Warren mayor gives black-history speech to Jefferson students

By Ed Runyan



Mayor Doug Franklin told the children at the Jefferson K-8 school Tuesday for Black History Month that his proudest professional moment was being elected Warren’s first black mayor.

Franklin, in office just over a year, connected with the children during his presentation by telling them that he attended Jefferson Elementary School at that same location. He also talked individually to many of them.

During the question session, he was asked his proudest professional moment and said it was being elected mayor.

“It meant a whole lot to my family and a whole lot to my supporters, both black and white,” he said. “We worked very hard. We were told there was no way it would happen, and that was just a great night for my family and for myself personally.”

Franklin talked about the work that a mayor does — being responsible for roads, garbage collection and upkeep of the parks — and discussed the 24/7 nature of the work and early-morning phone calls.

“It’s not unusual to get a call from the police chief or the fire chief when something bad has happened in the city, and I have to get up and go comfort families who are in distress, or they may have lost the lives of their family in a fire. Those are the most challenging parts of my job,” he said.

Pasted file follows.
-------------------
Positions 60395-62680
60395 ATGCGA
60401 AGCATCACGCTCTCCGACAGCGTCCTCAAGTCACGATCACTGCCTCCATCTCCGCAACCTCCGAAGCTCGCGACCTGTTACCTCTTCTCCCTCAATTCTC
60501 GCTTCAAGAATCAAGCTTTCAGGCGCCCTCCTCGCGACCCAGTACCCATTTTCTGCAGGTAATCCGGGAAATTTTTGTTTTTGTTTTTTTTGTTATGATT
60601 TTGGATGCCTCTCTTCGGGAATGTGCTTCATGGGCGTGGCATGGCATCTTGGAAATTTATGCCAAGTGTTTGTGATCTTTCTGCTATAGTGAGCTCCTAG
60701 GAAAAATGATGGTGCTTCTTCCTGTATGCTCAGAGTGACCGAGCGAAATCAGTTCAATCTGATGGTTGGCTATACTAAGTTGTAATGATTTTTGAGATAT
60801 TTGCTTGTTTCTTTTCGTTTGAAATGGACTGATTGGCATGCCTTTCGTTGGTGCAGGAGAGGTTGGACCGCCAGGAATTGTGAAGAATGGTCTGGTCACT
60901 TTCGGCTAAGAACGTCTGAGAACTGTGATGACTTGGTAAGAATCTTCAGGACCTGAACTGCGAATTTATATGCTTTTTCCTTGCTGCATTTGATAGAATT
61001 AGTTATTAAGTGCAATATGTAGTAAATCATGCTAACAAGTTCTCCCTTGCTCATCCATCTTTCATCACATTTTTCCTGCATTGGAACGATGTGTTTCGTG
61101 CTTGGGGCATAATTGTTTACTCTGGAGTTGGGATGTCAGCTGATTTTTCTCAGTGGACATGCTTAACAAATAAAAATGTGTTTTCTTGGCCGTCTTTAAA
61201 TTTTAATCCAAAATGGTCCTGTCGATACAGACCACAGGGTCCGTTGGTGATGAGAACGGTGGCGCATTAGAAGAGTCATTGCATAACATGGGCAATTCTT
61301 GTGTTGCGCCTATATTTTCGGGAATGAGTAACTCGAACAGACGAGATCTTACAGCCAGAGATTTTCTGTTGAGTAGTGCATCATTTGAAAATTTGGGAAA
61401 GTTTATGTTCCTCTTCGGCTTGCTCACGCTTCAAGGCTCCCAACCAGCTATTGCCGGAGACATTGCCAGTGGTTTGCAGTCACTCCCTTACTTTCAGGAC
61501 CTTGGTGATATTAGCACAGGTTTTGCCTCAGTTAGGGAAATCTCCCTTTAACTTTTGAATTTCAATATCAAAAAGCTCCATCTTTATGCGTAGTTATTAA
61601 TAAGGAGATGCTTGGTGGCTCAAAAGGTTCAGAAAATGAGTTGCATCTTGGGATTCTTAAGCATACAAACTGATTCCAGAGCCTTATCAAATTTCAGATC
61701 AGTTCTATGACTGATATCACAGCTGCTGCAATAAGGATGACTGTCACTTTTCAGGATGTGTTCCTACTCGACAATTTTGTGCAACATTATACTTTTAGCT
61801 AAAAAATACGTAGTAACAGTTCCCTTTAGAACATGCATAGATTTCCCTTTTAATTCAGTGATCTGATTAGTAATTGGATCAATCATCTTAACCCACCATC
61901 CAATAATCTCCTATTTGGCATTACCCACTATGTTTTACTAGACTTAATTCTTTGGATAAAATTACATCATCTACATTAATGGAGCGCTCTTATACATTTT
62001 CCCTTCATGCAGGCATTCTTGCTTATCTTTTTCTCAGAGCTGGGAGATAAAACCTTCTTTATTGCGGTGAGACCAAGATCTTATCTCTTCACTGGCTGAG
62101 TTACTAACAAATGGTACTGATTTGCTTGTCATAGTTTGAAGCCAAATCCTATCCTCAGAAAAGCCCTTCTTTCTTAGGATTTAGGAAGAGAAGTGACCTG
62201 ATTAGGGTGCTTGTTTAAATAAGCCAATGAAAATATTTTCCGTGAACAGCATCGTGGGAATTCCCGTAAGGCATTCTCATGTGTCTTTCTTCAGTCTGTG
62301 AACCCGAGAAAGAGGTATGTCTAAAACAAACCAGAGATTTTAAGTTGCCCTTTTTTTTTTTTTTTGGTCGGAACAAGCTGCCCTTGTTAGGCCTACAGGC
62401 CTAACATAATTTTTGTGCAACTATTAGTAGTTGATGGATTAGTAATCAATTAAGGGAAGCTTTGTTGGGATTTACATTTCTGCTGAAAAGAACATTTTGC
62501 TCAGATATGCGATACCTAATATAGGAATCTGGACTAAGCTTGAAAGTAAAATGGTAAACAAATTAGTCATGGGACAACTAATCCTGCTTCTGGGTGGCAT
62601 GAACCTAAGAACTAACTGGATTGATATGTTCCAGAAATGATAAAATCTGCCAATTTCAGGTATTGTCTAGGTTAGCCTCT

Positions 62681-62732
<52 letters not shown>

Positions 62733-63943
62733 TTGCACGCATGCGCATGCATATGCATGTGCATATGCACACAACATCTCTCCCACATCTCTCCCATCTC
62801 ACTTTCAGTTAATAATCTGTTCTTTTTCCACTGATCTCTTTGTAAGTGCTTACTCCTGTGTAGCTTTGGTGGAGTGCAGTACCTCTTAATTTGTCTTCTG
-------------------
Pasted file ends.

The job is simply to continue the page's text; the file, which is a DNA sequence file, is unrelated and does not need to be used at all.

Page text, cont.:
Franklin said he loves being mayor, wanted to be a public servant from a fairly young age and studied political science and American government at Kent State University.

“I’m a homebody. That’s probably going to be the focus of the rest of my life,” he said of public service in Warren.

Franklin was safety- service director under Mayor Michael O’Brien eight years and served on Warren City Council 14 years before that.

When he first ran for elected office in Warren in 1989, he found that he wasn’t always accepted right away, but he didn’t let that stop him, and he’s won every one of his 15 elections.

His campaign included knocking on doors in his ward, which was 91 percent white.

“I had doors slammed in my face. I was called a lot of bad names, told to get off their street, get off their porch, but ... I started talking to them about what I knew they wanted to hear from me in terms of what we had in common — how can we make our neighborhoods safer, how can we improve the level of service in our street department, how can we improve the parks and schools for your kids?

“As soon as I connected, it sort of wiped away all of those negative and racist comments,” he said.

Andre’ Smith, principal of grades 3-5 at Jefferson, said Mayor Franklin’s talk was “an example of the benefit of hard work,” adding “Kids need to be taught to have dreams and to have goals.”

Franklin said his hobbies include playing tennis, watching football, working out and reading.

“I had a great childhood growing up in Warren,” he said. He graduated from Warren Western Reserve High School.

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